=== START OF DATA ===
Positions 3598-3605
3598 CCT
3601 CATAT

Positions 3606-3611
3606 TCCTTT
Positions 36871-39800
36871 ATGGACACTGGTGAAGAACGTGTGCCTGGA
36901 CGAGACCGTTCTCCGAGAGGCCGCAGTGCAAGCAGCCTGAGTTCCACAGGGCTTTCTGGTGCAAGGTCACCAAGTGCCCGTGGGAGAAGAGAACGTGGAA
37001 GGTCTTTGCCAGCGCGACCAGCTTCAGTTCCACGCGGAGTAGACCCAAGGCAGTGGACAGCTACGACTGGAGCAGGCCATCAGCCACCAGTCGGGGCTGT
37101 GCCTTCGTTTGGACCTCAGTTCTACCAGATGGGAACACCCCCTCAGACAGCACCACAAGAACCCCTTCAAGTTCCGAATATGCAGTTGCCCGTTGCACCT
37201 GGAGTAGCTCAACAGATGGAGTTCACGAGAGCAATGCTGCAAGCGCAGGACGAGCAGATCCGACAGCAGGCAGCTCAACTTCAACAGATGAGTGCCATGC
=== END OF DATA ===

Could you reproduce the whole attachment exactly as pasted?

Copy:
Positions 3598-3605
3598 CCT
3601 CATAT

Positions 3606-3611
3606 TCCTTT
Positions 36871-39800
36871 ATGGACACTGGTGAAGAACGTGTGCCTGGA
36901 CGAGACCGTTCTCCGAGAGGCCGCAGTGCAAGCAGCCTGAGTTCCACAGGGCTTTCTGGTGCAAGGTCACCAAGTGCCCGTGGGAGAAGAGAACGTGGAA
37001 GGTCTTTGCCAGCGCGACCAGCTTCAGTTCCACGCGGAGTAGACCCAAGGCAGTGGACAGCTACGACTGGAGCAGGCCATCAGCCACCAGTCGGGGCTGT
37101 GCCTTCGTTTGGACCTCAGTTCTACCAGATGGGAACACCCCCTCAGACAGCACCACAAGAACCCCTTCAAGTTCCGAATATGCAGTTGCCCGTTGCACCT
37201 GGAGTAGCTCAACAGATGGAGTTCACGAGAGCAATGCTGCAAGCGCAGGACGAGCAGATCCGACAGCAGGCAGCTCAACTTCAACAGATGAGTGCCATGC